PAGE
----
In March 2011, output controls were introduced for five key target species in the form of TACCs, allocated as ITQs. The removal of some input controls under ITQs can provide fishers with more flexibility to fish with a more efficient combination of inputs (Elliston & Cao 2004). The transferability of statutory fishing rights among fishers also allows more efficient allocation of these rights. This is likely to result in the catch being taken by the most efficient operators in the fishery.
The setting of TACCs in the ETBF is complicated by uncertainty around what level of TACC is consistent with maximising NER from an internationally shared stock (see ‘Performance against economic objective’, below). If TACCs are set too high so that they do not constrain a species’ catch, the incentive for quota trade and the associated positive impacts for fishery-level efficiency are reduced (Elliston et al. 2004). If TACCs are set too low (based on a stock’s biological and economic status), some level of NER will be foregone.
Performance against economic objective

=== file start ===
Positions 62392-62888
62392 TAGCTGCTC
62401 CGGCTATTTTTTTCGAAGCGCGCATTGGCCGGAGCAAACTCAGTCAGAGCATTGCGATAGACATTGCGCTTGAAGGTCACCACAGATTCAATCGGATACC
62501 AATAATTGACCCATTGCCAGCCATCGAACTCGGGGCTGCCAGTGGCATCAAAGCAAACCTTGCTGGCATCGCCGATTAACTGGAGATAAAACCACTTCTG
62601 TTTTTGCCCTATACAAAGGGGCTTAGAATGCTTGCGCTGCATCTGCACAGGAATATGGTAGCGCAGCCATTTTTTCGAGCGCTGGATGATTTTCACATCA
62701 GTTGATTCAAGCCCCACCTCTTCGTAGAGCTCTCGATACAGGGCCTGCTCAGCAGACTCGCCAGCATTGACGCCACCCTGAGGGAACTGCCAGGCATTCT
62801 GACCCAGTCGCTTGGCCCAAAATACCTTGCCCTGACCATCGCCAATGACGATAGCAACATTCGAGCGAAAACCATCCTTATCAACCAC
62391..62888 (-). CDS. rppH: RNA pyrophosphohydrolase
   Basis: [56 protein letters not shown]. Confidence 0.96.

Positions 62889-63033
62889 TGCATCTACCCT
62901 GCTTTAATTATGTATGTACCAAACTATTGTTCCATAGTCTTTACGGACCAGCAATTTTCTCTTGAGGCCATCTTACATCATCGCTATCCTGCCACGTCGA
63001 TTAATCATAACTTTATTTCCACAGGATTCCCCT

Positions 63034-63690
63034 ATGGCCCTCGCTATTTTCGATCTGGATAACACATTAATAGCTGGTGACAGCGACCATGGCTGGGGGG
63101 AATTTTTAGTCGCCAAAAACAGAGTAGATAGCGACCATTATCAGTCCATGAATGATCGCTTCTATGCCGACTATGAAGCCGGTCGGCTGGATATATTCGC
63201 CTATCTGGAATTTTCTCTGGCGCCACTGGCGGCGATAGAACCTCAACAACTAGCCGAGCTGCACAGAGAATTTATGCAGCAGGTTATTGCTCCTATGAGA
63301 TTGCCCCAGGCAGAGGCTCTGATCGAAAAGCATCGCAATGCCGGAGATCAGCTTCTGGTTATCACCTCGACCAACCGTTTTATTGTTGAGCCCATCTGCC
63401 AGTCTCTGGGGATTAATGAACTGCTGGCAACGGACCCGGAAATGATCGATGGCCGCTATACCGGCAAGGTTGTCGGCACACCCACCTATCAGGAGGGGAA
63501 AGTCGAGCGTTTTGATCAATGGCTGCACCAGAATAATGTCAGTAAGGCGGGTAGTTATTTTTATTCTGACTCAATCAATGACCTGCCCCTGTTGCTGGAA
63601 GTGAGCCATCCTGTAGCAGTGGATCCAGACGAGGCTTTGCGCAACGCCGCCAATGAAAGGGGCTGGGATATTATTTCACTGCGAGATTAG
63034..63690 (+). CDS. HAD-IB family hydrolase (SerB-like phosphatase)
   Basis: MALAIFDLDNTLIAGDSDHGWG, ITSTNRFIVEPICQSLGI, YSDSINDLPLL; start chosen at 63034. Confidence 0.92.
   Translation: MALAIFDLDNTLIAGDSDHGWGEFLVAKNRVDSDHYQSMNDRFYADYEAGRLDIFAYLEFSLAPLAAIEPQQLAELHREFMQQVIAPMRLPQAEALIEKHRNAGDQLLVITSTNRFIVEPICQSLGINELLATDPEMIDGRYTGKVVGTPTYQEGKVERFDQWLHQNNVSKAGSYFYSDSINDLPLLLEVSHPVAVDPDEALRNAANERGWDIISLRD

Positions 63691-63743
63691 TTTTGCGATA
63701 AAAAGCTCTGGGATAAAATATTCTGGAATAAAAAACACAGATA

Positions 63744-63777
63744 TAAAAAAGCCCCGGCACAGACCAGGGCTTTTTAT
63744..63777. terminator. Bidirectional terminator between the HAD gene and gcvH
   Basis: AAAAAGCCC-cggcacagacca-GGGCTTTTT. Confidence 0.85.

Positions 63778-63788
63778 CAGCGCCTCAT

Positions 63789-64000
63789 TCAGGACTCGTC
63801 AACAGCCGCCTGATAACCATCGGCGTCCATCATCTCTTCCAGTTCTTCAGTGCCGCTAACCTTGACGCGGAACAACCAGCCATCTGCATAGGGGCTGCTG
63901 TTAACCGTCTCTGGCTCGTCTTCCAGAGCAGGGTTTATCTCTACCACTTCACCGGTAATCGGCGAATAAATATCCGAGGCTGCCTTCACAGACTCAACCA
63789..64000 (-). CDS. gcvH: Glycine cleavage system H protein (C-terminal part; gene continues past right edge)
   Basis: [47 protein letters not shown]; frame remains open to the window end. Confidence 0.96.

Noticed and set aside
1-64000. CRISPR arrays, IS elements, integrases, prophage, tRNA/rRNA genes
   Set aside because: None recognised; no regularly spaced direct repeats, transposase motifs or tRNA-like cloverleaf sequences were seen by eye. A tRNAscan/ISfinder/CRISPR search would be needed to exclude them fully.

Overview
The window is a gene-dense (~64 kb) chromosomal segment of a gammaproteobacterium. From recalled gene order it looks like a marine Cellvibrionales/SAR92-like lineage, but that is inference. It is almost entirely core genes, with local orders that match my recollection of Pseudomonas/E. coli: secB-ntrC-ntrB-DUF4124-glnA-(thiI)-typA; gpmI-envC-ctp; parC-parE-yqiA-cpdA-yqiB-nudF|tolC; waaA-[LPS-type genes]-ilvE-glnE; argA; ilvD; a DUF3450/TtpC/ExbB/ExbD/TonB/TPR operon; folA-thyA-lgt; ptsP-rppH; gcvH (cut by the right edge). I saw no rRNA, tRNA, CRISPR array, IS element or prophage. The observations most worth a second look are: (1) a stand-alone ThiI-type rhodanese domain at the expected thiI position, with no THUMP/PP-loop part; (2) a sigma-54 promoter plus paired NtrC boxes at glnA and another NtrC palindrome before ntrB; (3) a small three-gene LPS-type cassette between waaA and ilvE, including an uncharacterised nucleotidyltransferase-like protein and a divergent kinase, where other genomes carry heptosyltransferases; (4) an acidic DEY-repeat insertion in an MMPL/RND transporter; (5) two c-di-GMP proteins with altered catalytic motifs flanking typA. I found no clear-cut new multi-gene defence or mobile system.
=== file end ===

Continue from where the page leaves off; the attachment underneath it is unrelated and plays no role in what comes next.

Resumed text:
International sharing of stocks complicates both the selection of economic-based targets and the assessment of economic status against the objective of maximum economic yield (MEY), intended to maximise NER to the Australian community. Stock assessment is particularly complicated for the ETBF because the catch may be a relatively small proportion of the total WCPFC catch, and the degree of connectivity between the Australian population and that in the wider region remains uncertain for some species. For some internationally shared stocks, a reduction in the Australian catch may not necessarily lead to response in stock abundance and, therefore, profitability in the long term. For two stocks in the ETBF—swordfish and striped marlin—Australia’s share of the catch is considered to be high enough for domestic action to have a more direct influence on stock abundance. These two stocks are managed under a harvest strategy designed to achieve a catch rate target biomass for prime-size fish consistent with the HSP economic target proxy of 48 per cent of unfished levels. Recent implementation of the harvest strategy indicates that, since 2008, swordfish stock levels have been close to, but just below, the target reference point, although in recent years stock levels have trended away from the target reference point (AFMA 2017). For striped marlin, catch rates have been between the target and limit reference points for more than a decade, but have approached the target since 2013 (Campbell 2016). A movement towards the recommended MEY target supports a movement towards maximising long-run NER in the fishery. However, the potential lack of association between domestic management actions and changes in stock biomass for the tuna species in the ETBF means that stock-wide BMEY may not be relevant.